Roy Lichtenstein, ‘Weisman Award (Yellow Brushstroke)’, 1991, Phillips

From the Catalogue:
Only the initial 19 produced in the original lifetime casting were distributed as awards between 1991-95 by the Frederick R. Weisman Art Foundation. There were two posthumous castings by other fabricators, including approximately 12 in 2002-06 and 100 in 2012, although as of this date, the foundation has no plans to distribute them.

Weisman Award (Yellow Brushstroke) is a sculpture from 1991 showing one of Roy Lichtenstein’s iconic Brushstrokes. These celebrated works form an important part of the Pop Art canon, having first appeared in Lichtenstein’s paintings in the 1960s; they remained a key motif throughout the rest of his career. In the Brushstrokes, Lichtenstein analysed and satirised the focus on the artistic gesture that had grown during the Twentieth Century. Lichtenstein took the simple brushstroke, the product of a fleeting moment of action, and instead made a cartoon version of it, resulting in something that appeared mechanical.

Lichtenstein’s paintings featuring the Brushstroke motif attacked the idea in two dimensions; when he created them in three dimensions, he added an extra layer of meaning, as is the case in Weisman Award (Yellow Brushstroke). Here, the trails and spatter of a hastily-daubed brushstroke are captured through wavy bronze, while the vivid yellow of the paint itself is captured through the intense medium of enamel. As Lichtenstein himself explained, ‘My recent sculpture of a Brushstroke is an attempt to give strong form to something that is a momentary occurrence, to solidify something ephemeral, to make it concrete. The Brushstroke, the painter’s Brushstroke in bronze!’ (Roy Lichtenstein, quoted in G. Mercurio, Lichtenstein: Meditations on Art, exh. cat., Milan, 2010, p. 221).

For Lichtenstein, one of the other appeals of working in three dimensions was the additional frame of reference his sculpture now invoked. Weisman Award (Yellow Brushstroke) has clear affinities with, say, the works of the American artist David Smith, whose sculptures had become legendary and were often linked to his Abstract Expressionist contemporaries. Smith’s Song of the Landscape, for instance, echoes the general composition of Weisman Award (Yellow Brushstroke), despite remaining largely abstract and evocative. Lichtenstein was aiming his satirical sights at the great guns of American post-war art when he created his Brushstrokes, lampooning and critiquing painters such as Jackson Pollock and Willem de Kooning, and also sculptors such as Smith, Julio Gonzalez and Pablo Picasso. The deliberate flatness of Lichtenstein’s sculpture adds to his playful goading of these legends of the past—the sculptures of Smith, Gonzalez and Picasso all convey a sense of drawing in space. Lichtenstein, however, undermines the entire notion of the artwork functioning ‘in the round’, thereby deconstructing another medium.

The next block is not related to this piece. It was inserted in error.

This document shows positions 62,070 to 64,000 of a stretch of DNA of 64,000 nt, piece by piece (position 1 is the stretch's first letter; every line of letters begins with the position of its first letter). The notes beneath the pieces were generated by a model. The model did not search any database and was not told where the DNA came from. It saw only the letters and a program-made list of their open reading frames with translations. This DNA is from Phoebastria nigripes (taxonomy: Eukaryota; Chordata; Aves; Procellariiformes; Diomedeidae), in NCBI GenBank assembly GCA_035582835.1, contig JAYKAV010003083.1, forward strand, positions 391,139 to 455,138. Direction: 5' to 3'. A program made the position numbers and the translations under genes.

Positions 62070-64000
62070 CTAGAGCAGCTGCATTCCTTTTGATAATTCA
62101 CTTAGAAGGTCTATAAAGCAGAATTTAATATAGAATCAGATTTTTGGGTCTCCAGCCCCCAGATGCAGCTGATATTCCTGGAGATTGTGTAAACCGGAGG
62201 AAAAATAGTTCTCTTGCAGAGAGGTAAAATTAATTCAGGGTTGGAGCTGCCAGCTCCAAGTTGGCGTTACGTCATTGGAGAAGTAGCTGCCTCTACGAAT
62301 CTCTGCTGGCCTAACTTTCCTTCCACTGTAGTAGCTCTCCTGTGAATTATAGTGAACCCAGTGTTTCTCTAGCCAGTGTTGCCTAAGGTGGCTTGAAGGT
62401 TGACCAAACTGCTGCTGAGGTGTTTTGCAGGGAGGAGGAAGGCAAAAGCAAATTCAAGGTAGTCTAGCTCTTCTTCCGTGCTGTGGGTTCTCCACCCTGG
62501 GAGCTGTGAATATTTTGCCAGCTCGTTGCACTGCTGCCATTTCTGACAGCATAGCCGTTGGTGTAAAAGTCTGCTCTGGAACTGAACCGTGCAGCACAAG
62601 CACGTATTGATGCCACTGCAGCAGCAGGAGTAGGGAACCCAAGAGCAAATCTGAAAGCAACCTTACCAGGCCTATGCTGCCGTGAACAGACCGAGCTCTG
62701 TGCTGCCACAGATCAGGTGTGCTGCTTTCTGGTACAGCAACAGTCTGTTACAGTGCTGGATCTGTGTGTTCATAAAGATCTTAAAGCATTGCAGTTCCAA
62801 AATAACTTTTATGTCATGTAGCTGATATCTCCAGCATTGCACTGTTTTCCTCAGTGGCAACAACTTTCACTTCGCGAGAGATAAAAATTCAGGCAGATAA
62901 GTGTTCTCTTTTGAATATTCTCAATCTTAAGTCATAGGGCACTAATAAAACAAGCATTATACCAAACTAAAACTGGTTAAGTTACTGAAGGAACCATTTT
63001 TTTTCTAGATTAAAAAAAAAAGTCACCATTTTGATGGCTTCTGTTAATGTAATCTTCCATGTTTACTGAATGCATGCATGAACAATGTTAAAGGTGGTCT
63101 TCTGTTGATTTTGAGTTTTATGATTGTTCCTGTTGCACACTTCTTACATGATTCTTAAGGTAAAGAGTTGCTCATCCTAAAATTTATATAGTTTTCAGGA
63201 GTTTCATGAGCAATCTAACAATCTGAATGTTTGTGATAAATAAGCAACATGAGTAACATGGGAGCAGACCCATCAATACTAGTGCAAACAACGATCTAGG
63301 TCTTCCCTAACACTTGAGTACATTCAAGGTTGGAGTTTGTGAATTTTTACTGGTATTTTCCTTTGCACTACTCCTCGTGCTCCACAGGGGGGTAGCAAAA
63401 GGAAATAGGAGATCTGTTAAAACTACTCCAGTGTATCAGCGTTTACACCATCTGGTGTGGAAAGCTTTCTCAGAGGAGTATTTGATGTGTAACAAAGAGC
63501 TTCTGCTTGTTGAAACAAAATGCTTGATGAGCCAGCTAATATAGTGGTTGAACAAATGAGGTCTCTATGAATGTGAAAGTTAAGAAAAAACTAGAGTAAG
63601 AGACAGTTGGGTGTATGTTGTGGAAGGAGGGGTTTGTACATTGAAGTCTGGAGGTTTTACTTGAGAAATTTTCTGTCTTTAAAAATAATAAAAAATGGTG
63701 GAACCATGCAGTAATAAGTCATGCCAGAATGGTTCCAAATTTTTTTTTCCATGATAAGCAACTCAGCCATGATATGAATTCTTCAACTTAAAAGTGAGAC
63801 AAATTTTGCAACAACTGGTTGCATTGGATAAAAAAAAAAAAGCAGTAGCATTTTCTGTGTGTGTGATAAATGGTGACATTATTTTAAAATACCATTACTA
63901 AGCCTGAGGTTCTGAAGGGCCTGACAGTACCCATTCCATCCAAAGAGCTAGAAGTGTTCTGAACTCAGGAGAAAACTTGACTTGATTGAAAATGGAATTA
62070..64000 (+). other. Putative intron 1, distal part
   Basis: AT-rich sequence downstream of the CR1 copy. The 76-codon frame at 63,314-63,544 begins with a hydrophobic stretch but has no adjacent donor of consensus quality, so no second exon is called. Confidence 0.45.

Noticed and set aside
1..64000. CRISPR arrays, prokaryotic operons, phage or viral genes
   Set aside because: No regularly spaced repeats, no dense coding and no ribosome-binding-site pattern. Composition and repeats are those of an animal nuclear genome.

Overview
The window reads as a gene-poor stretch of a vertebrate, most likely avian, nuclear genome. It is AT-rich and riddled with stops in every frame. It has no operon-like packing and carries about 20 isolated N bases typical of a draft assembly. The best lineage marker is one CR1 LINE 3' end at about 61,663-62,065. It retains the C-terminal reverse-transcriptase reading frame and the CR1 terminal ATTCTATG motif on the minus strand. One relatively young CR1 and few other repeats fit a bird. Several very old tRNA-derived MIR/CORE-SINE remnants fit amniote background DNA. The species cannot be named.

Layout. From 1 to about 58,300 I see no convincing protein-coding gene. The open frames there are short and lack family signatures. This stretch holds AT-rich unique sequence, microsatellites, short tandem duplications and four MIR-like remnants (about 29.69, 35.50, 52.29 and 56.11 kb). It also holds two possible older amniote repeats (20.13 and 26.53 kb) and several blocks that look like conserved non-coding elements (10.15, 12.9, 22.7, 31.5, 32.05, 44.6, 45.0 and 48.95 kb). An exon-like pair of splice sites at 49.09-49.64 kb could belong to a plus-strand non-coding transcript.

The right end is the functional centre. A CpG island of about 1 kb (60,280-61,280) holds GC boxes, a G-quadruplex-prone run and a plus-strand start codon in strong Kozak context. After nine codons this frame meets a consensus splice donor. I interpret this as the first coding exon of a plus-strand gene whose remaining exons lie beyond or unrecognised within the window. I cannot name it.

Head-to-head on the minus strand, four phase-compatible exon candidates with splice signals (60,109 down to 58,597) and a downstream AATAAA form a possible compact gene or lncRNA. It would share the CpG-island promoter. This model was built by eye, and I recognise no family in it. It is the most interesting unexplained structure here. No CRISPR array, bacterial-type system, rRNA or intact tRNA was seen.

The nineteen original examples of Weisman Award (Yellow Brushstroke) were created as an award by the Frederick R. Weisman Art Foundation. The Foundation supports the arts across a range of ventures while also exhibiting its own collection widely. Much of that collection is on display at the museum in Weisman’s Los Angeles home, where Lichtenstein’s own works can be seen alongside those of artists such as Alberto Giacometti, de Kooning, Clyfford Still and Andy Warhol.
Courtesy of Phillips

Signature: incised 'rF Lichtenstein' and stamp numbered 9 on the bottom of the base (from the initial lifetime casting of 19: 13 numbered edition pieces and 6 lettered A-F), commissioned by the Frederick R. Weisman Art Foundation and produced by Gemini G.E.L., Los Angeles (with their stamps on the underside), with posthumous sets executed in 2003 and 2012.

Gemini G.E.L. 1507

Private Collection
Phillips, New York, 28 April 2014, lot 66
Acquired at the above sale by the present owner

About Roy Lichtenstein

When American Pop artist Roy Lichtenstein painted Look Mickey in 1961, it set the tone for his career. This primary-color portrait of the cartoon mouse introduced Lichtenstein’s detached and deadpan style at a time when introspective Abstract Expressionism reigned. Mining material from advertisements, comics, and the everyday, Lichtenstein brought what was then a great taboo—commercial art—into the gallery. He stressed the artificiality of his images by painting them as though they’d come from a commercial press, with the flat, single-color Ben-Day dots of the newspaper meticulously rendered by hand using paint and stencils. Later in his career, Lichtenstein extended his source material to art history, including the work of Claude Monet and Pablo Picasso, and experimented with three-dimensional works. Lichtenstein’s use of appropriated imagery has influenced artists such as Richard Prince, Jeff Koons, and Raymond Pettibon.

American, 1923-1997, New York, New York, based in New York and Southampton, New York